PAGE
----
COLLEGE STATION, Texas It's a major dust-up in the Brazos Valley, one emanating from half a world away.
If you've walked outside lately you've seen it, and may have breathed some in.
A giant Sahara Desert dust cloud has traveled all the way from Africa over the Atlantic and is putting a little tint in our skies.
The haze is unusual for our area and it could cause health concerns.
Hot and hazy temperatures are a common site in the summertime with desert-like temperatures.
But now there's some authentic African desert dust to go along with it.
"I've been sneezing and having kind of a sore throat lately," said Leslie Janac of Burleson County.
She was at an allergist for some needed relief.
She learned about the desert dust from us.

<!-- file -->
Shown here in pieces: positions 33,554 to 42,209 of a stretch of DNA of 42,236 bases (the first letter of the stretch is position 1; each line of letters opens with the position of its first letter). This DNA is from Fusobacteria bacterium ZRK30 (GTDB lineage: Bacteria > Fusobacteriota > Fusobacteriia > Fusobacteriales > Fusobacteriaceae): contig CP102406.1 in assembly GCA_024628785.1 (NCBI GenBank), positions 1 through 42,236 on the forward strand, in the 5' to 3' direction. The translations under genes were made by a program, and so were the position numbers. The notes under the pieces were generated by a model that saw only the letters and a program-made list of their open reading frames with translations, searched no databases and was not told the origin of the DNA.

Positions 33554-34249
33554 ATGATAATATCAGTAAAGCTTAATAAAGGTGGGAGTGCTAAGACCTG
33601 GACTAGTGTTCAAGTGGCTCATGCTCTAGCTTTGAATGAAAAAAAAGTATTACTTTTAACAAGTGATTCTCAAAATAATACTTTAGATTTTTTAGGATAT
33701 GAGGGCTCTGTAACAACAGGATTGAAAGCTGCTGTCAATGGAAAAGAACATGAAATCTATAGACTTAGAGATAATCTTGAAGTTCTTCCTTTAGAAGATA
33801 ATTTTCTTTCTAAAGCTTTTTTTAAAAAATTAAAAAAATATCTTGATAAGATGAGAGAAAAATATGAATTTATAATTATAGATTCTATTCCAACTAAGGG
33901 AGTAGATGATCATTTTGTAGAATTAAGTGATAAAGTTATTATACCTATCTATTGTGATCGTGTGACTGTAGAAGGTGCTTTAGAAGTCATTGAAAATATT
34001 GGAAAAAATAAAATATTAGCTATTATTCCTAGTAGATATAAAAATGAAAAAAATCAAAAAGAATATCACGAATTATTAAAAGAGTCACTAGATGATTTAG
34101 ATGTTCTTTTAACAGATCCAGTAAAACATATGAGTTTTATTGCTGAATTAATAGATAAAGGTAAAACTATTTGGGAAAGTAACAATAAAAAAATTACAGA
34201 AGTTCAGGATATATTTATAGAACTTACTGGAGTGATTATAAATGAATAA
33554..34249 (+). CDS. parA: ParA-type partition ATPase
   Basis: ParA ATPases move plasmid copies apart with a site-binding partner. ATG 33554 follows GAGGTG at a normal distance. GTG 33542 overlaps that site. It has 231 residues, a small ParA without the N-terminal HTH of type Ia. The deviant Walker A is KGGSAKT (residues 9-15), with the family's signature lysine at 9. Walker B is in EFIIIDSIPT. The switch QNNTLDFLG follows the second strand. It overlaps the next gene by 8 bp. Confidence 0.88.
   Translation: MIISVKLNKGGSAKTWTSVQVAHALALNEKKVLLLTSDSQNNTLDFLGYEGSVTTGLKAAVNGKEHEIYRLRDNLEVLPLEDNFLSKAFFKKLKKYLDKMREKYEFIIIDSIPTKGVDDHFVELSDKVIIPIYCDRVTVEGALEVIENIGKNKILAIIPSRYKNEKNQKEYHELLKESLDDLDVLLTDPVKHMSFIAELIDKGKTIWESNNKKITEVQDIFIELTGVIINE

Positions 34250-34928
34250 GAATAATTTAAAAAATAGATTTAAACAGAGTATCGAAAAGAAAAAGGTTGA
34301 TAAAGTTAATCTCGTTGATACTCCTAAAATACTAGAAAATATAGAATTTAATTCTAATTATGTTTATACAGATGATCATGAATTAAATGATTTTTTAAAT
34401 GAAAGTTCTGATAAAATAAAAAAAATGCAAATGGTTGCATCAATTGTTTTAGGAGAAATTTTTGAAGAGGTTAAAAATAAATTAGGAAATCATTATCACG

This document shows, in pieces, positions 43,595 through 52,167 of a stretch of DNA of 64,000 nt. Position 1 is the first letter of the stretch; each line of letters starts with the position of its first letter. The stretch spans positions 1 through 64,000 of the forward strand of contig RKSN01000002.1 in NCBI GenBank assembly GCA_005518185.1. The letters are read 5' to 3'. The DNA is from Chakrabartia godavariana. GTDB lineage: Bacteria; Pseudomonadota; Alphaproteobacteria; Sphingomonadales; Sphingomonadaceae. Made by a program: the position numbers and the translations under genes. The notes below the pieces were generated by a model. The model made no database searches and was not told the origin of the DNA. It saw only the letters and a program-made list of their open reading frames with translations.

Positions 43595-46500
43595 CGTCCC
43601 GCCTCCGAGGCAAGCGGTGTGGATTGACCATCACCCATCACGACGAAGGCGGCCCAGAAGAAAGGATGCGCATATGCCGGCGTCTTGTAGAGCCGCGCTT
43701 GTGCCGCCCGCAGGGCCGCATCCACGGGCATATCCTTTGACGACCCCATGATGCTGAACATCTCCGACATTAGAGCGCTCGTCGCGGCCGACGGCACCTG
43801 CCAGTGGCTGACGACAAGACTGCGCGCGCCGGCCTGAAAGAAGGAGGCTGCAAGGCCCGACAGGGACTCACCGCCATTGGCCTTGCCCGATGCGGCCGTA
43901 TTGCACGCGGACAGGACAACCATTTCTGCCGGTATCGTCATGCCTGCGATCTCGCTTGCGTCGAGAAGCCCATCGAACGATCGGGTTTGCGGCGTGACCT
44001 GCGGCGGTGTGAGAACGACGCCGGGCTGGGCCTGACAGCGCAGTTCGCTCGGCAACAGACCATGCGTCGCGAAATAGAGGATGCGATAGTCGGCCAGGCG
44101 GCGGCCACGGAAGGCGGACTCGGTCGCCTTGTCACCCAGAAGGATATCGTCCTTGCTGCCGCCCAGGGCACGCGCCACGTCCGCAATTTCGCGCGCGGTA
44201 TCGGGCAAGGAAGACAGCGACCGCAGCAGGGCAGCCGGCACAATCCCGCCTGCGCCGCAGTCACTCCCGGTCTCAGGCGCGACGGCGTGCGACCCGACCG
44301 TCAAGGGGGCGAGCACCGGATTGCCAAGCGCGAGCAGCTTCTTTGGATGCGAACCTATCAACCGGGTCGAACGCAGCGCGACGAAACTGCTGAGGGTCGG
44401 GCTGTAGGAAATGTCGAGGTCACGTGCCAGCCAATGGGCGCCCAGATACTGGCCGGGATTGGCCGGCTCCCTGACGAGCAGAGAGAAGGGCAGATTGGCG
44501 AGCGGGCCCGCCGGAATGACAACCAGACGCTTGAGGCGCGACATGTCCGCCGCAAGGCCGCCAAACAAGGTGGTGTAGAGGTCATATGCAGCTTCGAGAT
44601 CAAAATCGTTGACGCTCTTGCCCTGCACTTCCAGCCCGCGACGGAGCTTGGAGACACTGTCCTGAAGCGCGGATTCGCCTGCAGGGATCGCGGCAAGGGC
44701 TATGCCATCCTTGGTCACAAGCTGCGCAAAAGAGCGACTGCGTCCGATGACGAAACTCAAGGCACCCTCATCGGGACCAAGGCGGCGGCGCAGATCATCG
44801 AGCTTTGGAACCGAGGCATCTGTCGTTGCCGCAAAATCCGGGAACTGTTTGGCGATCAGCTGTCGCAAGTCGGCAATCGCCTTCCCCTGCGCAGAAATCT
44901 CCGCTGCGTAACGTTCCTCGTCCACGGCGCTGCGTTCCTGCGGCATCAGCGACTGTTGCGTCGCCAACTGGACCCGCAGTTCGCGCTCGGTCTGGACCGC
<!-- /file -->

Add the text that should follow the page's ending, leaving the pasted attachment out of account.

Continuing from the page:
"From the Sahara Desert. That's unusual," she said.
As crazy as it sounds dust particles from half a world away are impacting our weather in Central Texas.
"This is an example of a large Saharan air dust outbreak," said Texas A&M Atmospheric Sciences Professor Kenneth Bowman.
Bowman says these outbreaks happen frequently, but don't always make it here.
"The dust gets carried out over the Atlantic Ocean and when you get particularly large ones like this it can go all the way across the Atlantic, to the Caribbean, the Gulf of Mexico and even parts of the U.S.," said Bowman, Ph.D.
For allergy sufferers weekly shots help manage them but they won't help for this dust situation. The best advice for allergy and asthma sufferers is to avoid going outside for now.
Dr. Barry Paull of Allergy Associates says this dust is different from your house dust.
"It's not an allergic reaction, it's an irritant reaction. But it would definitely affect asthmatic's air quality, always does and it can bother people with allergies," said Dr. Paull.
"And the good news it's so hot anyway that it's keeping people inside anyway, not spending a lot of time outside just because it's 100 degree heat," said Leslie Janac.
While the sweltering summer is sticking around this dust is expected to disappear within a few days.